While the topic for the subset might have been affected by the delay in the start of the season, the checklist cards were definitely affected.  Usually there are four checklist cards and the fronts of them show highlights from games in March and April.  Since there were no games in March and April, Calbee had to come up with something else.  What they decided on was to feature the new managers for this season - Hajime Miki of the Eagles, Shinji Sasaoka of the Carp and Shingo Takatsu of the Swallows.  Since there were only three new managers they only did three checklist cards.  Here's Miki's card:

I should mention that the checklists are numbered 5 to 7 since the checklists in Series One were 1 to 4.

All the cards can be seen over at Jambalaya (including the Star insert cards and the limited edition box set called WINS Leaders).  And Sean wrote a little about this set the other day as well.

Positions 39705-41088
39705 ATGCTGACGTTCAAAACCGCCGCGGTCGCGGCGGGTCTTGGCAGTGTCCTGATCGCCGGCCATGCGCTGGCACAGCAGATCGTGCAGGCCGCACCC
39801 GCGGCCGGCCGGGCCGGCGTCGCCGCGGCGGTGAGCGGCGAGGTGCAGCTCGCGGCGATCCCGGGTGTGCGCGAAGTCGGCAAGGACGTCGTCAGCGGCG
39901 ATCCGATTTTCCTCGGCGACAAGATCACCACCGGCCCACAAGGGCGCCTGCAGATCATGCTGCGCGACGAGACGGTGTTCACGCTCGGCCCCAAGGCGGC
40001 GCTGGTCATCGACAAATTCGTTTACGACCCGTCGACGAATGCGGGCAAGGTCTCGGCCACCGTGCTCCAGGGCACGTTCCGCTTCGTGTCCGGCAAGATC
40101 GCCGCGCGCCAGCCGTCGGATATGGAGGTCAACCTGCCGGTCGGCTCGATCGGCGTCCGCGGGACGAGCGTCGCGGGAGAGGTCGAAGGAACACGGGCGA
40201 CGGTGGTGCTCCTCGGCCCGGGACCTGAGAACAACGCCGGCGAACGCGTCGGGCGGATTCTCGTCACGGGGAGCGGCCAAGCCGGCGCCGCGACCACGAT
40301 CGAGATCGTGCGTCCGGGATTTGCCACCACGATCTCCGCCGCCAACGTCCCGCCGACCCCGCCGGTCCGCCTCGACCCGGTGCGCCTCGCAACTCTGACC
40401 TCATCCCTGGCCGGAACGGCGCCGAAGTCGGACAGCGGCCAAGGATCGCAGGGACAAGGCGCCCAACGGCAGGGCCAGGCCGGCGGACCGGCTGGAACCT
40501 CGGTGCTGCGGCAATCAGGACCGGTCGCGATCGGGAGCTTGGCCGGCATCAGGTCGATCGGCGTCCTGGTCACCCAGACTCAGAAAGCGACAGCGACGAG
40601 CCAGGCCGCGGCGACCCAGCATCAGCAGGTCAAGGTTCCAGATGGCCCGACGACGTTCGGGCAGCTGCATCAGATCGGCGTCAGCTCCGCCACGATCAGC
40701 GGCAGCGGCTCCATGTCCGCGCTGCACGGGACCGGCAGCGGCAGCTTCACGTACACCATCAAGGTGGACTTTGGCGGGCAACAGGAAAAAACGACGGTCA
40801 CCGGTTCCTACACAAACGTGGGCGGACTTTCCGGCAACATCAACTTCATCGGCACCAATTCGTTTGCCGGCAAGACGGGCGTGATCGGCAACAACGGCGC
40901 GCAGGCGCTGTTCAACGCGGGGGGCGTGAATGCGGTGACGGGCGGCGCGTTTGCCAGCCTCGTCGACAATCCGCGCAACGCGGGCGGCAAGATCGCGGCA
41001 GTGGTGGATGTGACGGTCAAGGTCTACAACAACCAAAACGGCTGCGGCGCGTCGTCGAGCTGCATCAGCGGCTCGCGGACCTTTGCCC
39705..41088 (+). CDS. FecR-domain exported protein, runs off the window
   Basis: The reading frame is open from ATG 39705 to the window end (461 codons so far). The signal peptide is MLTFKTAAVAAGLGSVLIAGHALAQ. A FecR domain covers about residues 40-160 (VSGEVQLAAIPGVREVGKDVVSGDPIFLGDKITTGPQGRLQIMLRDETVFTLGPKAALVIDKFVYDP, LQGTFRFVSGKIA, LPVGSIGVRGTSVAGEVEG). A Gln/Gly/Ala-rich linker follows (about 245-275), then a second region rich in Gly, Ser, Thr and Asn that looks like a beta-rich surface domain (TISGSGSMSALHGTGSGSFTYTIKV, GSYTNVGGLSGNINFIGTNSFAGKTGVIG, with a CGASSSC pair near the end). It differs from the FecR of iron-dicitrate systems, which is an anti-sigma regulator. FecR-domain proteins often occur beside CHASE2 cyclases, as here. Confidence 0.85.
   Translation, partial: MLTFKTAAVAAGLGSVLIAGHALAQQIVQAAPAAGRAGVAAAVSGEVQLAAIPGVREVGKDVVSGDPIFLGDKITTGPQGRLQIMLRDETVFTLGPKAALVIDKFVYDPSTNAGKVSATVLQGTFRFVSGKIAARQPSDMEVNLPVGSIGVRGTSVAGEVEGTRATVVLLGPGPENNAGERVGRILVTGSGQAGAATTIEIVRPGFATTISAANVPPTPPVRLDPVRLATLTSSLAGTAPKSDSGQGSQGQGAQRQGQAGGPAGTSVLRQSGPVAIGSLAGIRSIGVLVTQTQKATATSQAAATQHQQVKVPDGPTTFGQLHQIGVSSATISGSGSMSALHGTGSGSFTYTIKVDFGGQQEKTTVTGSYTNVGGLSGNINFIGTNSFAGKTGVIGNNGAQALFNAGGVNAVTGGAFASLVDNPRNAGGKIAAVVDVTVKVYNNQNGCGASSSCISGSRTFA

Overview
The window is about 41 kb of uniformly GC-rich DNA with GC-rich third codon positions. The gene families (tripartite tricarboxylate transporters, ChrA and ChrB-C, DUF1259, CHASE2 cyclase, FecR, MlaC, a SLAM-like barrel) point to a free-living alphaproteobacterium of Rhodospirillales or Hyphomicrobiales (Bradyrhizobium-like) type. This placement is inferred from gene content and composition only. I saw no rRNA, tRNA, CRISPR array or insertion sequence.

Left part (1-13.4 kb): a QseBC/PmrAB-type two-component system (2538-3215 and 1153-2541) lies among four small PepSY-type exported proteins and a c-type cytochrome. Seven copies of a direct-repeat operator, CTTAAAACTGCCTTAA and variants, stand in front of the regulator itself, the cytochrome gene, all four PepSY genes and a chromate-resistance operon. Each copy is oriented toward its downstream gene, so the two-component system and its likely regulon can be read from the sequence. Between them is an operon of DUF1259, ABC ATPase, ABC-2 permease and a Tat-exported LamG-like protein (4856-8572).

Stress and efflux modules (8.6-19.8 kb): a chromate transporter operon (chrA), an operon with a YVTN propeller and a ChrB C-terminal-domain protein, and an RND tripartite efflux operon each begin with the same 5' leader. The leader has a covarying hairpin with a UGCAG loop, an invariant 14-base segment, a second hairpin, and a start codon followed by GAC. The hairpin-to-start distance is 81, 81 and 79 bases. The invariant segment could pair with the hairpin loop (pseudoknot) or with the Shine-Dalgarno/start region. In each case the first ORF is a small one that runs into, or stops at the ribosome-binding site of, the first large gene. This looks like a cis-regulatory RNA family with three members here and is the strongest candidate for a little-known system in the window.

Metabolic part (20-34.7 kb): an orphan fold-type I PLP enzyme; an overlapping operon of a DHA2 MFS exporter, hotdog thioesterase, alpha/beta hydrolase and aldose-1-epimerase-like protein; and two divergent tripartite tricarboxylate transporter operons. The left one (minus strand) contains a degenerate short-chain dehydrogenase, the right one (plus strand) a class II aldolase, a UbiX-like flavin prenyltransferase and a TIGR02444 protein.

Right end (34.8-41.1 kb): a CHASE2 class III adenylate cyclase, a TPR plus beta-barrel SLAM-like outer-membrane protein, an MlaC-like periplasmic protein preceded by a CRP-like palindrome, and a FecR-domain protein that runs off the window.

Tuesday, July 14, 2020

2020 Epoch NPB set

For the third year in a row Epoch has issued a "flagship" set called "NPB".  The set came out towards the end of May but I just received it last week.  I had purchased the set when it came out through Noppin, the proxy company I usually use to bid on Yahoo! Japan Auctions, but since shipping from Japan is a bit of a cluster---- right now I waited until I had picked up a Calbee Series Two set as well to save a little bit of money by shipping both sets together.

The previous two editions of the set each had 432 cards but this year the set has grown to 444 cards.  Once again though there are 432 "regular" player (and manager) cards in the set - the additional 12 cards are a subset called "Legendary Player" the features OB players.  The 432 "regular" cards are split evenly among the 12 teams (36 cards per team) and the 12 "Legendary Player" cards are also split evenly among the 12 teams (1 card per team).